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Janie Osborne.

At the onset of the coronavirus pandemic, with travel restrictions in place worldwide, we launched a new series — The World Through a Lens — in which photojournalists help transport you, virtually, to some of our planet’s most beautiful and intriguing places. This week, Janie Osborne shares a collection of images from Montana.

I live only a few miles away from Tom Morgan Rodsmiths, a custom fly rod shop in Bozeman, Mont. But entering the workshop feels a little like stepping off a plane in a foreign country.

I walk in and take a good look around. It’s a place with lots of moving parts, where craftsmen make reel seats from rosewood, inscribe calligraphy with gold ink, and wrap shiny agate guides on bamboo, using garnet thread and extra fine brass wire.

The language that circulates around the shop catches my attention. When read aloud, custom orders rival espresso-shop vernacular in their breadth, speed and rhythmic efficiency: “I’ll have a nine-foot, five-weight, four-piece graphite rod in clear blank with a Western grip.”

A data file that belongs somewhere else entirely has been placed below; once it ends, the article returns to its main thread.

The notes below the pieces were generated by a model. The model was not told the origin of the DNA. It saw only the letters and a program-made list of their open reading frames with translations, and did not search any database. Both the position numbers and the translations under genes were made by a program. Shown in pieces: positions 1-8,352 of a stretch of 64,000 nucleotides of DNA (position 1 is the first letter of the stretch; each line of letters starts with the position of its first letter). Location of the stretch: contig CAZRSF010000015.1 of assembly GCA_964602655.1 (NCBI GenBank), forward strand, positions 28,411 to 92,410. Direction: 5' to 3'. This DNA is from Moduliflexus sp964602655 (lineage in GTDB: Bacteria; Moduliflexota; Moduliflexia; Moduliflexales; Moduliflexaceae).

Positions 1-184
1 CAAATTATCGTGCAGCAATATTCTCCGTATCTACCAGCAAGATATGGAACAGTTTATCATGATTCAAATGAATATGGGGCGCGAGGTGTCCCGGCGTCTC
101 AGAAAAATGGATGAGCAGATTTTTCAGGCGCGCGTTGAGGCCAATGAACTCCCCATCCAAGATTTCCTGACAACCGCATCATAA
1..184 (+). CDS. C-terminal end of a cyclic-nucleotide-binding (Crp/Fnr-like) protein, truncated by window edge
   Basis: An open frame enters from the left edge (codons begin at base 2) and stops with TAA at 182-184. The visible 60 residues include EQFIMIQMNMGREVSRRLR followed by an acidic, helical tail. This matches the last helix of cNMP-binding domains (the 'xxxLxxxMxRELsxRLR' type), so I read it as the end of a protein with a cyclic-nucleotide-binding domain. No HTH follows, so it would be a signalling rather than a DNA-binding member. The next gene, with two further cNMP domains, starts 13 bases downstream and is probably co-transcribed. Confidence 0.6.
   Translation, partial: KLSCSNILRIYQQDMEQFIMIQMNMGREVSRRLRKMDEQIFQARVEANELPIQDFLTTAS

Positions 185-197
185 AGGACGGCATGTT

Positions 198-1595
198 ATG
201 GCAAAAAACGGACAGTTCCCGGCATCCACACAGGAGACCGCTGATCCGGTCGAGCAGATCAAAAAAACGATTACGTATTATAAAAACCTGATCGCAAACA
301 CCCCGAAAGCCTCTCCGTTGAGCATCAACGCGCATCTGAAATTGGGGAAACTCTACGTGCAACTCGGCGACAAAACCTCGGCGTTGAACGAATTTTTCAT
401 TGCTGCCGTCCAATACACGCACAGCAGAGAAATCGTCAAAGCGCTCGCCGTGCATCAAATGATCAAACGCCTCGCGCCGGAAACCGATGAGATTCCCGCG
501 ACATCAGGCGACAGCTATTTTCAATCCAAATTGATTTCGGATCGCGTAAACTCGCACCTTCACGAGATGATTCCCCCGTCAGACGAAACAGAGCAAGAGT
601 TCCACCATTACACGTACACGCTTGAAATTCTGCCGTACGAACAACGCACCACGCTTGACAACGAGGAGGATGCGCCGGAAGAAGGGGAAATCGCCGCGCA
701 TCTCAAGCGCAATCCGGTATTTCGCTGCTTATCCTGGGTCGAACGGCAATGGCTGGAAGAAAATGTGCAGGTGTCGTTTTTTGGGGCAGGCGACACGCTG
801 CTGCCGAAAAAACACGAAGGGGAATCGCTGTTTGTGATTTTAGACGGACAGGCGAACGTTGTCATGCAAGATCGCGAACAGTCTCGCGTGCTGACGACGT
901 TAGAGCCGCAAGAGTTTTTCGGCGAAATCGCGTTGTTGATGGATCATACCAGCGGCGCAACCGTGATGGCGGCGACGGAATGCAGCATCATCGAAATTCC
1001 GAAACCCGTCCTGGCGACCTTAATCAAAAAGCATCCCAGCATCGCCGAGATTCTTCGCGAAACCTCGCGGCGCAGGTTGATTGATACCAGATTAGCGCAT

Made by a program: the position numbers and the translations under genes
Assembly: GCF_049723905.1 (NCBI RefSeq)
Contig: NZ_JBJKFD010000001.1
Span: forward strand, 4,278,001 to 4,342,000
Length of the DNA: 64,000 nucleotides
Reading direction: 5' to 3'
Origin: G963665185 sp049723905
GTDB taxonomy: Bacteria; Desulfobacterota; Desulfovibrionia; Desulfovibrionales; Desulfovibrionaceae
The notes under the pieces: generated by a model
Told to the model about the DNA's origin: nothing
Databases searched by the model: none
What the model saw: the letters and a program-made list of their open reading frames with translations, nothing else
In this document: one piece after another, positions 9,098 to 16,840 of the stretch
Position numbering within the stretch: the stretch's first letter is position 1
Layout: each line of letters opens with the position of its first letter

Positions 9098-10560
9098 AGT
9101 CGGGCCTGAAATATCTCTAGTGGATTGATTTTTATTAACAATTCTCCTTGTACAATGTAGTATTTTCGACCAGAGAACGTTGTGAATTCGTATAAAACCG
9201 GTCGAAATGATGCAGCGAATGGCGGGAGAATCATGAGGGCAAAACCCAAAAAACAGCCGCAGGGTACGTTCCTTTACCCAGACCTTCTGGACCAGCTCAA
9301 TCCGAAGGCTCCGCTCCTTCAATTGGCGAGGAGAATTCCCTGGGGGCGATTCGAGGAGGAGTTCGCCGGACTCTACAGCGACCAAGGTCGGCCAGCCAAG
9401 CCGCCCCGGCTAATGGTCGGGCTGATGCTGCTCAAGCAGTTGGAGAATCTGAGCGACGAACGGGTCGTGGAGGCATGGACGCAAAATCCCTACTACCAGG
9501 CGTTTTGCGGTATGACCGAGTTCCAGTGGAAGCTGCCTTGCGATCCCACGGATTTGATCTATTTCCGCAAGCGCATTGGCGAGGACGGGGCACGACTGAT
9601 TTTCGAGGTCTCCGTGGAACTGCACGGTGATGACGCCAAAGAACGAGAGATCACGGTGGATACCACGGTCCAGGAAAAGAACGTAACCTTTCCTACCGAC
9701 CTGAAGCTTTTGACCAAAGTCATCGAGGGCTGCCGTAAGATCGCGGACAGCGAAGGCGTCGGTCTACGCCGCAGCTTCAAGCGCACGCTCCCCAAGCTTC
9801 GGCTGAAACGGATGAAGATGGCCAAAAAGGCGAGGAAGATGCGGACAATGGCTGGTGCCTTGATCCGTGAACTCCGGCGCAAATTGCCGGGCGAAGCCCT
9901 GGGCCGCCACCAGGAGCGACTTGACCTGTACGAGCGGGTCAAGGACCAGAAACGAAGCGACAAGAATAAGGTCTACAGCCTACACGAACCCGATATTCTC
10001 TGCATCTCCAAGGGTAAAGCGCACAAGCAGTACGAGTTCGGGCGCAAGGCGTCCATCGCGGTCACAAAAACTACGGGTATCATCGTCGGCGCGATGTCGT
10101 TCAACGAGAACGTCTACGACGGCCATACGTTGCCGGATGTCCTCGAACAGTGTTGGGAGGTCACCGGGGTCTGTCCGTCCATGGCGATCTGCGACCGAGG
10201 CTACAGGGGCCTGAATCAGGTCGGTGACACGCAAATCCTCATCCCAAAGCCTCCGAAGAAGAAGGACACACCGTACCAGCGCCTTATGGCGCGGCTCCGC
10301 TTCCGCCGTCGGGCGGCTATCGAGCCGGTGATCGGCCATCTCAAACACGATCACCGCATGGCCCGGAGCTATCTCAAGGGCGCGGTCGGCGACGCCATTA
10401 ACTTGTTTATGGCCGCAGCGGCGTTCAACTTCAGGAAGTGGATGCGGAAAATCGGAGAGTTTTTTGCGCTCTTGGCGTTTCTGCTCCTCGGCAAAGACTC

The shop’s owners, Matt Barber and Joel Doub, lifetime fishermen who purchased the company in 2017, translate the shorthand for me.

An assortment of T.M.R. graphite rods. These rods are in the final stages before shipping.

Nine feet, Mr. Barber says, is the length of the rod — which, among other things, affects line control and casting performance. “Five-weight” refers to a system of measurement specific to the line weight of fly rods. (Weights between four and six, for example, are ideal for trout fishing.)

A “four-piece” rod breaks down into four pieces, which is great for travel. “Graphite”is the lightest material from which T.M.R. rods are built. “Clear” refers to the rod’s coating, an aesthetic choice. And “Western grip” is short for “Western cigar handle,” which has a tapered shape similar to a cigar.

Read the complete NYT story and view the photogarphy here . . .


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